Statement on the 2022 State of the Union

| She Should Run

(Vice President Harris and House Speaker Pelosi congratulate President Biden after his address.
(image: Jabin Botsford / Washington Post)

Commenting on last night’s (March 1, 2022) State of the Union address, She Should Run Founder and CEO, Erin Loos Cutraro, released the following statement:

“In January, when House Speaker Nancy Pelosi invited President Biden to deliver the State of the Union address on March 1, some speculated the later than usual date was chosen to allow for current world crises to improve. Unfortunately, as Russia’s invasion of Ukraine dominates headlines, we’re faced with the grim reality that the road to peace – the road to effective democracy – is long. 

Some might argue we knew the temperature of the nation well before President Biden entered the chamber last night. Despite incremental gains such as the historic nature of the Supreme Court nominee Judge Ketanji Brown Jackson, for many Americans, the last two years have been the hardest this country has ever faced. Millions of lives lost to a deadly pandemic, unemployment, food insecurity, a climate crisis – there is no shortage of struggles faced. David Axelrod perhaps stated it best in a recent New York Times op-ed saying, “The state of the union is stressed.”

With recent polls showing the majority of Americans believe our democracy is in crisis, we are at a crossroads. America is stressed. Women, who have borne and continue to bear a disproportionate burden of the fallout of crises are tired. And yet, for the future to look different, we know something has to change.

Last night, President Biden reported confidently that “the State of the Union is strong – because you, the American people, are strong.” It’s true, we have already overcome so much.  Despite the daily struggles and yes – stress – America will move forward. We will wake up tomorrow, tired and anxious about the unknown, and lean in. It’s what we do every single day.  

We know it takes big, bold, ambitious plans to effect change.  As the president said in his address, “Now is our moment to meet and overcome the challenges of our time.” So, it’s time we flip the script, stop lamenting about our yes, valid, and sometimes overwhelming challenges, and focus on what we know can and does work. The answer is simple. We need more women in office. There will always be exceptions that remind us why true leadership is so important, but we need to keep our eye on the clear collective wins that move our democracy forward.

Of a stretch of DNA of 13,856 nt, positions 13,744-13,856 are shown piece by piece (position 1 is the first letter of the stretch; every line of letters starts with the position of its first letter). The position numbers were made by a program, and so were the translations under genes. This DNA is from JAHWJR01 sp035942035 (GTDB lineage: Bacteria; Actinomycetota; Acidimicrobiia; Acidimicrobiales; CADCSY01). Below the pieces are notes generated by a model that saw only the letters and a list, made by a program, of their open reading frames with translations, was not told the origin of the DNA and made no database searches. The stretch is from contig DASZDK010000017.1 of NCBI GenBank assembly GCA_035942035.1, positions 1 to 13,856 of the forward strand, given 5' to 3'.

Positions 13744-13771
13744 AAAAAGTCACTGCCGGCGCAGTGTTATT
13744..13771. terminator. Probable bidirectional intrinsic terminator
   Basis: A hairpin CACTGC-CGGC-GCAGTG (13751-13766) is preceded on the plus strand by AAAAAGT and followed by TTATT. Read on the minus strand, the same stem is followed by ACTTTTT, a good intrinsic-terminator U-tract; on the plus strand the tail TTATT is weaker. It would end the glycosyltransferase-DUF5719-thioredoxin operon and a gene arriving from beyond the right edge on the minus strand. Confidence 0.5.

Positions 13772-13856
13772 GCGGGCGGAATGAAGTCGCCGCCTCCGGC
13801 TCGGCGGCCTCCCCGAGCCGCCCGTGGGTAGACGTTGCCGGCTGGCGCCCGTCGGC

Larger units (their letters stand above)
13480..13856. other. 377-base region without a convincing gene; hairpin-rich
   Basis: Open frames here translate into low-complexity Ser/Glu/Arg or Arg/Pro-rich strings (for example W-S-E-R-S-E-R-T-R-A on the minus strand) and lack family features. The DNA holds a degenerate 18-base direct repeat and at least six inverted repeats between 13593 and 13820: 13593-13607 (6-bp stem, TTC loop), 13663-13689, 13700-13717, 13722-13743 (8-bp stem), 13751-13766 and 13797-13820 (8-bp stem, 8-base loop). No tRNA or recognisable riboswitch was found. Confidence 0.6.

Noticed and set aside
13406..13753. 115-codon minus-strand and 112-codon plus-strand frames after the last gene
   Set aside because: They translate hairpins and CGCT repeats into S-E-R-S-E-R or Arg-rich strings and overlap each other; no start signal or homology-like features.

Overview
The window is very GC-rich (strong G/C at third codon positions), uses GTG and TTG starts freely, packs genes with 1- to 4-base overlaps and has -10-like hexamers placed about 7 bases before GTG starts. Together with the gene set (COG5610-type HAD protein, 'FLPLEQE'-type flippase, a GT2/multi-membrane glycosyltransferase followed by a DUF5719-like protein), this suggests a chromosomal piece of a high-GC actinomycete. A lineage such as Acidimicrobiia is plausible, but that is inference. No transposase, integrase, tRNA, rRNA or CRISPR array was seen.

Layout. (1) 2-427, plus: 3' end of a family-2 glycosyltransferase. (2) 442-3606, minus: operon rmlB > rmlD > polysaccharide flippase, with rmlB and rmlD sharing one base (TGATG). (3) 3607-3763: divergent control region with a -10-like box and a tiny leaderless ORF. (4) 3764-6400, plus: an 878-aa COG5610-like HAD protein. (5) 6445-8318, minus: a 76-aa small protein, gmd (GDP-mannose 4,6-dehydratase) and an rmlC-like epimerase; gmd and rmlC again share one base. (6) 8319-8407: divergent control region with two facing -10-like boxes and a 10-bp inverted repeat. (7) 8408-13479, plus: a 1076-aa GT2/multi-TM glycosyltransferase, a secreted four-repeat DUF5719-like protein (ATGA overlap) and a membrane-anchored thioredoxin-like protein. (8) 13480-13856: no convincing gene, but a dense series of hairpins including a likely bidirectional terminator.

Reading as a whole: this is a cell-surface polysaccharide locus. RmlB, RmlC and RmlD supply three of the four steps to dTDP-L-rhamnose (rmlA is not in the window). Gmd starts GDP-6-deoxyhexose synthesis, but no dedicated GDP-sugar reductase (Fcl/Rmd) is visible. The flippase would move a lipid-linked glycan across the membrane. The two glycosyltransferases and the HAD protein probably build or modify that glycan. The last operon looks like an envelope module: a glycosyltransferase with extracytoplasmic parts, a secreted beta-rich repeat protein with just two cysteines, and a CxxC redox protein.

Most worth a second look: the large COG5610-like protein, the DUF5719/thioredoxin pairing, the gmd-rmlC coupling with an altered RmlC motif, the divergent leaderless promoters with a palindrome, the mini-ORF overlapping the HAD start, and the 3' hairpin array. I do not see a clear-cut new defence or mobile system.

There are countless studies documenting the inherent qualities women bring to leadership. A Harvard Business Review analysis found that women in business scored higher than men on most key leadership qualities, including resilience and results-driven attitudes. Women also pull ahead in motivation, bold leadership, and teamwork. Perhaps most strikingly,  research suggests that team collaboration is greatly improved by the presence of women, making them an essential participant but largely absent from current political leadership. 

We know women have what it takes to lead, but at the current pace, we won’t see equal representation in our government for another 200 years. In order to fill the political pipeline with women ready to lead in public office, we have to reach them before they have even considered the possibility. 

It’s time we approach women’s representation differently. We must shift our focus away from who wins or loses today, and towards the women who will put their name on the ballot tomorrow and for years to come. 

In a few weeks, on the heels of Women’s History Month, we will embark on what we believe will be game-changing research for the future of equal representation. We stand on the shoulders of giants – amazing leaders in our field who have been studying women’s political ambition for decades – to uncover the levers that can move women into leadership. Our focus is not on why women win or lose, but on what will motivate them to consider a future for themselves they didn’t even know existed. 

The time for change is now. Our democracy only stands to benefit from the collective different perspectives and experiences that women bring to leadership, and it’s time to get them in office. I hope you’ll join us.”

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